Thursday, July 7, 2016

Why police shootings are often misjudged.

Once more we have a police shooting. This time in Minnesota. 
It is very understandable why people get angry when they hear about it.

It seems like the police shootings increase and people don't feel safe at all. 
They feel let down and used by the system that is supposedly there to protect them. 

What goes wrong with so many police interventions?

Police officers are often assigned to a district that has people from different backgrounds than where the officer lives. This creates an environment of mistrust between the civilians and the police. 

When conflicts arise tribal bias can overtake the necessity to try to understand the person in front of you. 

When things get really dangerous or is perceived as dangerous the level of adrenaline rises and our perception of time changes.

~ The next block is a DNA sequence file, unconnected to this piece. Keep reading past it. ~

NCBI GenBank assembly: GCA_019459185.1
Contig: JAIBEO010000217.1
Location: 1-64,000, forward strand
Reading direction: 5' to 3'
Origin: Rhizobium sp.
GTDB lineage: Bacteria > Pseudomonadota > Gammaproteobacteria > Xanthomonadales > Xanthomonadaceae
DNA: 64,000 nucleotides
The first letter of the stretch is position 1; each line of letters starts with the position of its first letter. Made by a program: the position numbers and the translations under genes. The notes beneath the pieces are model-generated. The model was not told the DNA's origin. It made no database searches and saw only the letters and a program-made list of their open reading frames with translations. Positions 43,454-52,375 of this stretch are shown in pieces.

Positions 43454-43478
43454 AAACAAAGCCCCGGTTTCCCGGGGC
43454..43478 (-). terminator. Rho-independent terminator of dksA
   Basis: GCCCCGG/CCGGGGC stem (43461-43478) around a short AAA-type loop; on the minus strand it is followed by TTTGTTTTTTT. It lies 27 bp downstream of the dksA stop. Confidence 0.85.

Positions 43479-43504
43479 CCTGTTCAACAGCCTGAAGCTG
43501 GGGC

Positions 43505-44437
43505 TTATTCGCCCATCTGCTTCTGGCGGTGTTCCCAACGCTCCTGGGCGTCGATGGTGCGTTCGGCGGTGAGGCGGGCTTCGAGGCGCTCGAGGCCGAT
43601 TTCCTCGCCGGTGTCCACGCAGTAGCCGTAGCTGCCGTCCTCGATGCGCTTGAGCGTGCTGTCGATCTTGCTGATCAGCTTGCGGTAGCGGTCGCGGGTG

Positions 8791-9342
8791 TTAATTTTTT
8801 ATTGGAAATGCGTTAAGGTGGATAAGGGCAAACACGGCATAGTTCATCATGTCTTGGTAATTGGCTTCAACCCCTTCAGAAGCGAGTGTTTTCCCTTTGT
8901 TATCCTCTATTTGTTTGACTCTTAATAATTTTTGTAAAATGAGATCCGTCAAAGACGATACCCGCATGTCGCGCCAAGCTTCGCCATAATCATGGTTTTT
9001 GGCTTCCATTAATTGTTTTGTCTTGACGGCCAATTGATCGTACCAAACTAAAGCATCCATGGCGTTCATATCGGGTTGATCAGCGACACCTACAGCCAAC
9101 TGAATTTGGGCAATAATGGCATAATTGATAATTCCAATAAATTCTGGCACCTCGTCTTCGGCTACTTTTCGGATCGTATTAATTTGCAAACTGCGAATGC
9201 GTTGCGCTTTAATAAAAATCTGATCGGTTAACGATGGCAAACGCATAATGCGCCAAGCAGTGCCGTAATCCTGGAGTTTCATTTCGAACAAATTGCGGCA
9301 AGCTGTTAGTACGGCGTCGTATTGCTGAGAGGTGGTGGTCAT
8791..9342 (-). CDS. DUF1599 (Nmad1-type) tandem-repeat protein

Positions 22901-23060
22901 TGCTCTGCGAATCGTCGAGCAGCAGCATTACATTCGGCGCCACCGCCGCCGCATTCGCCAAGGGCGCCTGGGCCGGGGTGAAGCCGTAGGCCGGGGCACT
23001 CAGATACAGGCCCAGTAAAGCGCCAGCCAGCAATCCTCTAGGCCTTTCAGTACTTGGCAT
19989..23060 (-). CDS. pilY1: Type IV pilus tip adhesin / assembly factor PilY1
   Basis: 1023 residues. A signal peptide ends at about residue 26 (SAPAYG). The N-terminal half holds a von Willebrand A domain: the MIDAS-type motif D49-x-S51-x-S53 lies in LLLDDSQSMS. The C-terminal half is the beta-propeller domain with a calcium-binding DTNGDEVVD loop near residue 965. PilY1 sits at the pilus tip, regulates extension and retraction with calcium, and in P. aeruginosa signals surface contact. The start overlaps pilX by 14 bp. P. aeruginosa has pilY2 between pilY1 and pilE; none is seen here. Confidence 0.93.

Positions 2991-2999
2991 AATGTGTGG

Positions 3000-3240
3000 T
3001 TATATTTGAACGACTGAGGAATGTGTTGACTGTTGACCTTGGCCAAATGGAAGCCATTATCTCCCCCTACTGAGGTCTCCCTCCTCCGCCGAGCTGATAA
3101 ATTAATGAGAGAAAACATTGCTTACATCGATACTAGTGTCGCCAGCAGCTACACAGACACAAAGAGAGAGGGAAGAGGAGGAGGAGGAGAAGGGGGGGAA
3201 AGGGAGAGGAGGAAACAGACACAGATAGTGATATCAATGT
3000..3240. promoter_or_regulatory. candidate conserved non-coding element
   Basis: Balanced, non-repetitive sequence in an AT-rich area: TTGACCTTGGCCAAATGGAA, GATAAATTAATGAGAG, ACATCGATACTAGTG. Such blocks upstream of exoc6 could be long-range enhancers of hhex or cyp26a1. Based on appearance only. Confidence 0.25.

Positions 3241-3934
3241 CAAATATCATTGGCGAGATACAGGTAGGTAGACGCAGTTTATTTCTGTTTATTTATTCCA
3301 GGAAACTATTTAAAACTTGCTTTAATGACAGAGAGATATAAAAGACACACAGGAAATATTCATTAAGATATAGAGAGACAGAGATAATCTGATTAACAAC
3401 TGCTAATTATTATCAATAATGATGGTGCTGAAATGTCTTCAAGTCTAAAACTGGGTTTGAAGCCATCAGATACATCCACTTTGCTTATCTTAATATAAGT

Remember that time when you heard about a gunfight the police had. It could be a page long.
In reality, that could happen in the timespan of  a few seconds time. All the decisions have to be made in fractions of a second. Judging a situation and reacting to it needs to happen in a fraction of a second. 

Perceptions can be skewed in drastic manner. 

Police need some serious training that changes the reflexes and snapshot judgments in high adrenaline situations. Also maybe learn how to lower their adrenaline so their state is more stable when they enter high risk situations. 

All this doesn't mean that those police shootings can be  just excused. 
Something needs to happen. 

The problem is on different levels at once: Organisational, Political, Educational and Personal. 
Change needs to happen on all those levels before any good change can stick. 

Have a great day.